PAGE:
# TC-6 Canonicalization Samples

The first task in TC-6 is getting rid of all the `eseq`. To do this, you have to move the statement part of an `eseq` at the end of the current sequence point, and keeping the expression part in place.

Compare for instance the HIR to the LIR in the following case.

preincr-1.tig
```let
function print_ints(a: int, b: int) =
(print_int(a); print(", "); print_int(b); print("\n"))
var a := 0
in
print_ints(1, (a := a + 1; a))
end
```

One possible HIR translation is:

tc -eH preincr-1.tig
```\$ tc -eH preincr-1.tig
/* == High Level Intermediate representation. == */
label l1
", "
label l2
"\n"
# Routine: print_ints
label l0
# Prologue
move
temp t2
temp fp
move
temp fp
temp sp
move
temp sp
binop sub
temp sp
const 4
move
mem
temp fp
temp i0
move
temp t0
temp i1
move
temp t1
temp i2
# Body
seq
sxp
call
name print_int
temp t0
call end
sxp
call
name print
name l1
call end
sxp
call
name print_int
temp t1
call end
sxp
call
name print
name l2
call end
seq end
# Epilogue
move
temp sp
temp fp
move
temp fp
temp t2
label end

# Routine: _main
label main
# Prologue
# Body
seq
seq
move
temp t3
const 0
sxp
call
name l0
temp fp
const 1
eseq
move
temp t3
temp t3
const 1
temp t3
call end
seq end
sxp
const 0
seq end
# Epilogue
label end
\$ echo \$?
0
```

A possible canonicalization is then:

tc -eL preincr-1.tig
```\$ tc -eL preincr-1.tig
/* == Low Level Intermediate representation. == */
label l1
", "
label l2
"\n"
# Routine: print_ints
label l0
# Prologue
move
temp t2
temp fp
move
temp fp
temp sp
move
temp sp
binop sub
temp sp
const 4
move
mem
temp fp
temp i0
move
temp t0
temp i1
move
temp t1
temp i2
# Body
seq
label l3
sxp
call
name print_int
temp t0
call end
sxp
call
name print
name l1
call end
sxp
call
name print_int
temp t1
call end
sxp
call
name print
name l2
call end
label l4
seq end
# Epilogue
move
temp sp
temp fp
move
temp fp
temp t2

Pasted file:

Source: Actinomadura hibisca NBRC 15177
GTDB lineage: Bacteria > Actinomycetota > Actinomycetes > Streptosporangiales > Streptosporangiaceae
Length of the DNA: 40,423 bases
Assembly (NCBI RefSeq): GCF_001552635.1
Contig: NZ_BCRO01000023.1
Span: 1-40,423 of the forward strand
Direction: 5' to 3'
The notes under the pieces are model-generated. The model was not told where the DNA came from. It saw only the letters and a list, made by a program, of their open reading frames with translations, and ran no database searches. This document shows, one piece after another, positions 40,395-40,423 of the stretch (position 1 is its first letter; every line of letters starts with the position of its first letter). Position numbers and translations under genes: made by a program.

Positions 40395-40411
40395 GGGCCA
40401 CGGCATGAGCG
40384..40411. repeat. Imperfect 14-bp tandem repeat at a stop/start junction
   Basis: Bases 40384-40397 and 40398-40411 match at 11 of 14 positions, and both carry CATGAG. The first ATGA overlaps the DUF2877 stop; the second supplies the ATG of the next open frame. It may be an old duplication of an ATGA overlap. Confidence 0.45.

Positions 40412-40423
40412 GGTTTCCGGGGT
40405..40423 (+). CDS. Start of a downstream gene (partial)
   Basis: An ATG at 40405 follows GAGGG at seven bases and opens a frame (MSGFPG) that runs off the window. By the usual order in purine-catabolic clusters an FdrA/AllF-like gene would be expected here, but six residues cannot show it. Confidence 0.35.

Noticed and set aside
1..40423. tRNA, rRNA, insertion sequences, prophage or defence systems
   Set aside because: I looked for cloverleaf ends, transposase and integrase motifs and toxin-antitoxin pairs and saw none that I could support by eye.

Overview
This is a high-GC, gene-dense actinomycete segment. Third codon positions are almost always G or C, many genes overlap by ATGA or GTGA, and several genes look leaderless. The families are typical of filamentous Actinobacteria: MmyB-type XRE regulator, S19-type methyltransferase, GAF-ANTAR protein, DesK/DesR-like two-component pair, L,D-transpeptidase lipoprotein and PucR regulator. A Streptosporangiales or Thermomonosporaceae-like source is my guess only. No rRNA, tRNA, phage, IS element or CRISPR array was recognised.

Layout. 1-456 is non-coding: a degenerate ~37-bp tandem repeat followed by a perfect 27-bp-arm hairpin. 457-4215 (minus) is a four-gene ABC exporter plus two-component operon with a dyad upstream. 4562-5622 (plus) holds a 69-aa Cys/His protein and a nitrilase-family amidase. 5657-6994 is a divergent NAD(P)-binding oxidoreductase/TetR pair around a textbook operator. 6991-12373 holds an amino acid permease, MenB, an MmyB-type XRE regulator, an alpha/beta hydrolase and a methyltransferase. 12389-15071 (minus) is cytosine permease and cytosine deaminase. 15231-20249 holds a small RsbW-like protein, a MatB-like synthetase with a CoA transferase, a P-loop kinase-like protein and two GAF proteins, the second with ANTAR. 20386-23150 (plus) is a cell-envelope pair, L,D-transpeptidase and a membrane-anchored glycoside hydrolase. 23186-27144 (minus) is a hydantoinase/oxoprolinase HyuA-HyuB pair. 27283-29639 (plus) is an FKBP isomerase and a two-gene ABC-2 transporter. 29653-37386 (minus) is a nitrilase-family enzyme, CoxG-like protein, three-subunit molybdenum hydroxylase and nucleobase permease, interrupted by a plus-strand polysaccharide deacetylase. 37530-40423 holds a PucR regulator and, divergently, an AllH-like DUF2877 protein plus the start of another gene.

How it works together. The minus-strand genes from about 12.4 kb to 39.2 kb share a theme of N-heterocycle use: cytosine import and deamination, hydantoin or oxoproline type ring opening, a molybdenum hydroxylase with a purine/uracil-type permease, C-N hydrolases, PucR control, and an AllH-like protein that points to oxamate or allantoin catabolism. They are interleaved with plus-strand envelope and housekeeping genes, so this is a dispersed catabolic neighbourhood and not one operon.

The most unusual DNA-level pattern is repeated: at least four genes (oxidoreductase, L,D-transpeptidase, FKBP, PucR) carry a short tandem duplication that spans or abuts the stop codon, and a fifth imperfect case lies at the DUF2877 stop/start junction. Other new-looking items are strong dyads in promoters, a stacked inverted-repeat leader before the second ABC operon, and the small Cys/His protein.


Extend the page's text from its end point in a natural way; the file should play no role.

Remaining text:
label end

# Routine: _main
label main
# Prologue
# Body
seq
label l5
move
temp t3
const 0
move
temp t5
temp fp
move
temp t3
temp t3
const 1
sxp
call
name l0
temp t5
const 1
temp t3
call end
label l6
seq end
# Epilogue
label end
\$ echo \$?
0
```

The example above is simple because `1` commutes with `(a := a + 1; a)`: the order does not matter. But if you change the `1` into `a`, then you cannot exchange `a` and `(a := a + 1; a)`, so the translation is different. Compare the previous LIR with the following.

preincr-2.tig
```let
function print_ints(a: int, b: int) =
(print_int(a); print(", "); print_int(b); print("\n"))
var a := 0
in
print_ints(a, (a := a + 1; a))
end
```
tc -eL preincr-2.tig
```\$ tc -eL preincr-2.tig
/* == Low Level Intermediate representation. == */
label l1
", "
label l2
"\n"
# Routine: print_ints
label l0
# Prologue
move
temp t2
temp fp
move
temp fp
temp sp
move
temp sp
binop sub
temp sp
const 4
move
mem
temp fp
temp i0
move
temp t0
temp i1
move
temp t1
temp i2
# Body
seq
label l3
sxp
call
name print_int
temp t0
call end
sxp
call
name print
name l1
call end
sxp
call
name print_int
temp t1
call end
sxp
call
name print
name l2
call end
label l4
seq end
# Epilogue
move
temp sp
temp fp
move
temp fp
temp t2
label end

# Routine: _main